That is one of the most interesting aspects, for me, of studying how the original swords are made. The process is labor intensive but they did all they could to do it with efficiency and the tools they had to hand. While it sometimes can be daunting to look at it as a new person to producing a craft like this, after some study and looking to other crafts to learn from, one can see the many ways they did things that made their jobs easier. In fact often the most difficult part of learning how to do this stuff is to get your modern brain out of the way. They would often do things that today many sword buyers and makers might consider as not "the way" one should make a sword.

Best
Craig
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Sean Flynt
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PostPosted: Thu 04 Aug, 2011 1:39 pm    Post subject: Re: Hi Jonathan         Reply with quote

Craig Johnson wrote:
Jonathan Hopkins wrote:
Are we sure they were filed? Also, the inside ring appears to be smaller, so therefore fewer holes?


You are right Jonathan. There is some filing but Sean is being pretty generous in his estimate Happy...In fact often the most difficult part of learning how to do this stuff is to get your modern brain out of the way. They would often do things that today many sword buyers and makers might consider as not "the way" one should make a sword.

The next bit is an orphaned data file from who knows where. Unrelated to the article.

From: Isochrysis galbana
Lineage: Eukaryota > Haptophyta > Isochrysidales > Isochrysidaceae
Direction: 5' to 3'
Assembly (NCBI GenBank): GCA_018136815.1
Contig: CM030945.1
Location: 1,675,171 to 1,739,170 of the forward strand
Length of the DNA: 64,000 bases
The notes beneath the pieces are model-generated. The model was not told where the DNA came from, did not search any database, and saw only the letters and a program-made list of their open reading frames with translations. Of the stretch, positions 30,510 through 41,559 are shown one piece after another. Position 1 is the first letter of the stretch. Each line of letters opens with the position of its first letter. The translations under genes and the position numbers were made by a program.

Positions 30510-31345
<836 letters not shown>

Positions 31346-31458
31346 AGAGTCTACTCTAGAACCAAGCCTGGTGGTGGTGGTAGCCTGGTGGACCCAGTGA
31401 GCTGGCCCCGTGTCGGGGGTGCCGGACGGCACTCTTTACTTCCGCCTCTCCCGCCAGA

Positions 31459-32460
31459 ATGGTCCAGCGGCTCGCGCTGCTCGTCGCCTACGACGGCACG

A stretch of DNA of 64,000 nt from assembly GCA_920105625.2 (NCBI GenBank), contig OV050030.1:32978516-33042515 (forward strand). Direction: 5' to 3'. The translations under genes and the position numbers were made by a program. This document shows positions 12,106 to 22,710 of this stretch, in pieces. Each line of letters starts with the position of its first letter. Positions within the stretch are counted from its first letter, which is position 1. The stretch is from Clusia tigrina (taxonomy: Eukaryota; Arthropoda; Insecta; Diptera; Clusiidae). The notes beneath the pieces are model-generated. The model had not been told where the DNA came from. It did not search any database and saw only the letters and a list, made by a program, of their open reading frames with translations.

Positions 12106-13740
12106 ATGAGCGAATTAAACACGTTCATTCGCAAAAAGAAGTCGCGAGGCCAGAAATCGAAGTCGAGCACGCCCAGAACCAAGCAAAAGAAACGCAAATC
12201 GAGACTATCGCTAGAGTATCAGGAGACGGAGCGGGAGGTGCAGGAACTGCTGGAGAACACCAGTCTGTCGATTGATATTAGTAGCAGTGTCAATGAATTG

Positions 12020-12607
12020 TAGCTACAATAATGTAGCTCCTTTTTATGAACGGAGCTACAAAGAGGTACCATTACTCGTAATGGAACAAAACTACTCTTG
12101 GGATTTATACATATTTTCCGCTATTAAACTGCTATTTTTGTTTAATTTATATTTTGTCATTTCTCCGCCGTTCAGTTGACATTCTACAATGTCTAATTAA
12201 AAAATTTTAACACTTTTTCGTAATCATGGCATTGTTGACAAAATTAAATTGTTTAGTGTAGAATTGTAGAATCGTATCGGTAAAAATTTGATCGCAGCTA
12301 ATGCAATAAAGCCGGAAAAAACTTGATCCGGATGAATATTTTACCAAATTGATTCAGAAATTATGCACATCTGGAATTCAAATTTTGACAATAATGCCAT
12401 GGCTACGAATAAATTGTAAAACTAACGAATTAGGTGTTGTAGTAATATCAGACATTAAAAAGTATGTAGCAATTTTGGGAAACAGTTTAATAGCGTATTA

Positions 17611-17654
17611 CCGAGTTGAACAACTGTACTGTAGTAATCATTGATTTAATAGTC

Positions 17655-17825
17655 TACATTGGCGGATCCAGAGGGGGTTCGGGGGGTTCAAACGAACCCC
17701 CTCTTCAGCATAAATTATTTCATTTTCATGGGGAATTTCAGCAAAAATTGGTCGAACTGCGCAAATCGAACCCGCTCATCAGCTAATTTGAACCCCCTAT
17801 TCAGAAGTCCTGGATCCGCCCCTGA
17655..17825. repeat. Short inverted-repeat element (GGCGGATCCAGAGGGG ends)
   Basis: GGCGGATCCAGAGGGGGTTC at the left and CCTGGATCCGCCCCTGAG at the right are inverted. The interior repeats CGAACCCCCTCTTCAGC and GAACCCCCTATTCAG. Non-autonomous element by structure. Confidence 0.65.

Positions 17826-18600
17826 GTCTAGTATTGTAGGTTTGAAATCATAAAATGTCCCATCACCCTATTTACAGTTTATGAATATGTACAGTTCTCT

Ohhhh...your point prompted me to look again and think about how this could be done without 7 hours of filework and I had a "duh" moment Idea Big Grin ....

-Sean

"Everywhere I have searched for peace and nowhere found it, except in a corner with a book"- Thomas a Kempis (d. 1471)
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Roger Hooper




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PostPosted: Thu 04 Aug, 2011 2:46 pm    Post subject:         Reply with quote

I sent Craig and company photos of a number of Walloons showing some variations. Looking at the sword they made, it most closely resembles this one from the Armemuseum in Sweden. For instance, look at the slight flattening on the knuckleguard, as opposed to the more extreme flatness on some other originals. Overall, the quillon is rounder and more robust than on some of the other examples.

One thing that puzzles me about photos of many Walloon originals - the hilts often have a brassy appearance. Does this men the hilts were made of brass, does the finish give them that appearance, or is it just a trick of the light when they were photographed? It looks well, but I prefer the steel look.
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Sean Flynt
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PostPosted: Fri 05 Aug, 2011 7:44 am    Post subject:         Reply with quote

Roger Hooper wrote:
One thing that puzzles me about photos of many Walloon originals - the hilts often have a brassy appearance. Does this men the hilts were made of brass, does the finish give them that appearance, or is it just a trick of the light when they were photographed? It looks well, but I prefer the steel look.


Probably a combination of patina and photographing under incandescent lighting, without later correction of the warm tone.

-Sean

"Everywhere I have searched for peace and nowhere found it, except in a corner with a book"- Thomas a Kempis (d. 1471)